Lisa Belkin has written a piece for the Sunday New York Times Magazine about apologies and how everyone is doing it so badly these days. As an example, she points to BP chief executive Tony Hayward’s I’m-sorry-but-it’s-not-really-my-fault apology. His insincere regret, she says, is worse than no apology at all.
I agree with her there. A bad apology is worthless. Except when it comes from a child. While Belkin wonders at Motherlode if we aren’t teaching our young children to “go through the motions” when we make them apologize for something they don’t regret, I believe there’s value in a forced expression of remorse.
A three-year-old who swipes another child’s toy may not feel any regret whatsoever for her actions. In fact, she probably feels pretty good because she got what she wanted. And when her mother marches her over to apologize to the other child, her words are likely just that: words she has been told to say.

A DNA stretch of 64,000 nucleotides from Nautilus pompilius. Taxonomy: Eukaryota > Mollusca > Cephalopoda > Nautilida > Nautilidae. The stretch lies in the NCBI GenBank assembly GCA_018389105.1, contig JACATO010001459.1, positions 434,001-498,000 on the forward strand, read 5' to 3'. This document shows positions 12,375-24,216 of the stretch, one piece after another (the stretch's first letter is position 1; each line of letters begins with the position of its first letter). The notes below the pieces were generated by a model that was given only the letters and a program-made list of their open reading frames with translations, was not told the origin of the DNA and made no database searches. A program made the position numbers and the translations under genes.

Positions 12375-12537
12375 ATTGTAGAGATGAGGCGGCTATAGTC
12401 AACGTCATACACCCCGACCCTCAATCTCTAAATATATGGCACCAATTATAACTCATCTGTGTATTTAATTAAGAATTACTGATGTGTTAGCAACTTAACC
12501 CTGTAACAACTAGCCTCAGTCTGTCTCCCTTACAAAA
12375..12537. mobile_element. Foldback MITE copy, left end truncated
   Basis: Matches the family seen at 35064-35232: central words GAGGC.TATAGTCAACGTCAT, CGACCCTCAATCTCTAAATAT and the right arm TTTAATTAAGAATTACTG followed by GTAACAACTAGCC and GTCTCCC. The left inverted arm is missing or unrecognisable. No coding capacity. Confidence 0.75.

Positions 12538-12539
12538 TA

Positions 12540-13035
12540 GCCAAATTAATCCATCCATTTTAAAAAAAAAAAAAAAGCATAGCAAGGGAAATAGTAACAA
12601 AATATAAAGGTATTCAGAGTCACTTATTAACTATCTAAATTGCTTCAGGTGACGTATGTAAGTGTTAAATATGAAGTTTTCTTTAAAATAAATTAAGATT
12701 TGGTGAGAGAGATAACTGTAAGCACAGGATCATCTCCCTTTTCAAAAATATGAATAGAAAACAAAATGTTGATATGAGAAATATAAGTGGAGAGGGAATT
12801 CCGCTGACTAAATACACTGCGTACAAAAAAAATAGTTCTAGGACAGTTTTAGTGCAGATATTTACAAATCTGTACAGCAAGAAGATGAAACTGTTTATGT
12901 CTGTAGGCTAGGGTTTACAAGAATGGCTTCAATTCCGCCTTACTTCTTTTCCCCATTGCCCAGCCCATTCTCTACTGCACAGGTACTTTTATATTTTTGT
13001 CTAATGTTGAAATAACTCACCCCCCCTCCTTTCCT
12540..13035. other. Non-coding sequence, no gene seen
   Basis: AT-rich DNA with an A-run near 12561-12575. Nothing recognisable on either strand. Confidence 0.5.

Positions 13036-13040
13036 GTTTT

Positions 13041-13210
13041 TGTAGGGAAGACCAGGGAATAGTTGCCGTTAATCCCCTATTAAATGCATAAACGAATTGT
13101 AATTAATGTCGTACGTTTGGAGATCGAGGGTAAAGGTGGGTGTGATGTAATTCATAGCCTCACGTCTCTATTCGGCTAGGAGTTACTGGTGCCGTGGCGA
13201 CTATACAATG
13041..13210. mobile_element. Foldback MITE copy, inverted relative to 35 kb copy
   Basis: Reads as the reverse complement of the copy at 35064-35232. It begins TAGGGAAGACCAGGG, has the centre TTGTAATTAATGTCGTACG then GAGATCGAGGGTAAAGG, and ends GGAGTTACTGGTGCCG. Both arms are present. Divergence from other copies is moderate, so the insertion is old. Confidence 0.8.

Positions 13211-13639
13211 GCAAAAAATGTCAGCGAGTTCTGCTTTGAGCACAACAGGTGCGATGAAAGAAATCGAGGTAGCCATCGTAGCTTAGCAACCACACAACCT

But by making her say them, several things are accomplished: The child she wronged feels better about the incident. And she learns that even if she isn’t, she should be sorry. And maybe someday she really will be.
But more important is that making a child apologize for something teaches them how to admit and be comfortable with being wrong. Which, for some kids, is the biggest hurdle of all.
When she was younger, my own child hated being forced to apologize. Even if she was truly sorry, admitting it was painful. Uttering those two little words filled her with such anxiety that I often wished we could just skip it and move on. But I never let her off the hook. Because bad apologies don’t just come from people who aren’t really sorry. They also come from people who never learned how to say it when they mean it.
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